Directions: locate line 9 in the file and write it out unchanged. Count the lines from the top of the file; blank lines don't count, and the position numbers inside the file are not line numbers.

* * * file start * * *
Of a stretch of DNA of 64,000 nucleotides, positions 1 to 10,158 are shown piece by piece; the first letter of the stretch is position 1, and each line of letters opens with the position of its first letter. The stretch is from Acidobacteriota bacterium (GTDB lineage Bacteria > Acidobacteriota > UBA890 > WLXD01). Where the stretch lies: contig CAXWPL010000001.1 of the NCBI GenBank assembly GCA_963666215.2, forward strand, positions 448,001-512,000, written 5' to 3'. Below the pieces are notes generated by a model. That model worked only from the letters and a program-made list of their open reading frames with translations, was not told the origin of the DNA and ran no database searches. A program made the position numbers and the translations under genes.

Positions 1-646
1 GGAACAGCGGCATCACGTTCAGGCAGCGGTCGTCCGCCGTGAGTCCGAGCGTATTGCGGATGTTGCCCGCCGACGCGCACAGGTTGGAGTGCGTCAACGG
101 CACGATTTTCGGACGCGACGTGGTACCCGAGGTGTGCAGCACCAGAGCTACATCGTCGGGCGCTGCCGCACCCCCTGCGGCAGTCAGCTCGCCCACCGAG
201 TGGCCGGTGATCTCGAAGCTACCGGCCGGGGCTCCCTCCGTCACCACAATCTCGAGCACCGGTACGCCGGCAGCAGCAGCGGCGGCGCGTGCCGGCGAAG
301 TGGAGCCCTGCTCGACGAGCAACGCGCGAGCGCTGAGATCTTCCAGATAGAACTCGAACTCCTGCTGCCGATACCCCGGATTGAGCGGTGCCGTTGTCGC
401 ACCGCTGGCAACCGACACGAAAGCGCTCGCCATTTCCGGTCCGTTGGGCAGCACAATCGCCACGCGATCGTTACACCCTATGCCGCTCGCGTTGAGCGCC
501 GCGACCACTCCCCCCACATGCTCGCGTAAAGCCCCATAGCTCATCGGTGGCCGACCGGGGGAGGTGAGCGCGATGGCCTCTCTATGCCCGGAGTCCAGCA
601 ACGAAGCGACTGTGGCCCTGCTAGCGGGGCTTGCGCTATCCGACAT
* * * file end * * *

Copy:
601 ACGAAGCGACTGTGGCCCTGCTAGCGGGGCTTGCGCTATCCGACAT